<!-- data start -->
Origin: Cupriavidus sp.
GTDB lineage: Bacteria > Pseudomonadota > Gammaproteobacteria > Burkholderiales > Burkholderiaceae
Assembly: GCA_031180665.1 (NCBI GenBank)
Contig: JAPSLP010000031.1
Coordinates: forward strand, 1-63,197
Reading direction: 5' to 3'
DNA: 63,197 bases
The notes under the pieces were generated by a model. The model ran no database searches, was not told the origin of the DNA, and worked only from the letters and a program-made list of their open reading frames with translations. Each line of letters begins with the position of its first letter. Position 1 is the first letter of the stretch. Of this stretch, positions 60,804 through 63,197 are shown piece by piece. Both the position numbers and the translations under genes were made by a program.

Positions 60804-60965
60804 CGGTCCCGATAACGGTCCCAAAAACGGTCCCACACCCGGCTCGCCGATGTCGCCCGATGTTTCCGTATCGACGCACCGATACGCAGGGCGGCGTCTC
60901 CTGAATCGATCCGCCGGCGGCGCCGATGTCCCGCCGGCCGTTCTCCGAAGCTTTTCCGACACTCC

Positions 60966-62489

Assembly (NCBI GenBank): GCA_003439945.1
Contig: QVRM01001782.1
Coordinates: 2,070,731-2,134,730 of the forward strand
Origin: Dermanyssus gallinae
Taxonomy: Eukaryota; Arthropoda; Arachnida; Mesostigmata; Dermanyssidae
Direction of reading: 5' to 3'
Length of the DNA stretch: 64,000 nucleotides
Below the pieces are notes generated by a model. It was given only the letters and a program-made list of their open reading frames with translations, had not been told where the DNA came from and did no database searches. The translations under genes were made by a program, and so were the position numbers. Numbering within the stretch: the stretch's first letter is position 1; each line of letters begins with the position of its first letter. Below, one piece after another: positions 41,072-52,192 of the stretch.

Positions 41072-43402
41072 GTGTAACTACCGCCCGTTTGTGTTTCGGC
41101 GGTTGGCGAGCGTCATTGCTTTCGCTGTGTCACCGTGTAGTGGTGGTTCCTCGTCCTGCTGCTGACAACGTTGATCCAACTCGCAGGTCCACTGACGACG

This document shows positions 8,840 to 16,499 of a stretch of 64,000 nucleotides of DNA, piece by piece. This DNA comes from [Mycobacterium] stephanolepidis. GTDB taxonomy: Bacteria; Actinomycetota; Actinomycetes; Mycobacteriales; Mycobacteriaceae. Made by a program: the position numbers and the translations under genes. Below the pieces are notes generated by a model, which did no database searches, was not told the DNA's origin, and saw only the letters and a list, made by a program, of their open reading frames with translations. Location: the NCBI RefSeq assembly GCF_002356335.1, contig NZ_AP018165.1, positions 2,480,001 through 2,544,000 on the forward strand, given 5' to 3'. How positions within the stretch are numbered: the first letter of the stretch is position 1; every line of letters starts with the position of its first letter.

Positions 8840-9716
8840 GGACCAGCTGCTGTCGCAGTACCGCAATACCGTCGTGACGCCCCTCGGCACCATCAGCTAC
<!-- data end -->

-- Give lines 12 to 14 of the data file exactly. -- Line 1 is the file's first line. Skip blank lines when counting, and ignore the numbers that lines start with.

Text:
Positions 60966-62489

Assembly (NCBI GenBank): GCA_003439945.1
Contig: QVRM01001782.1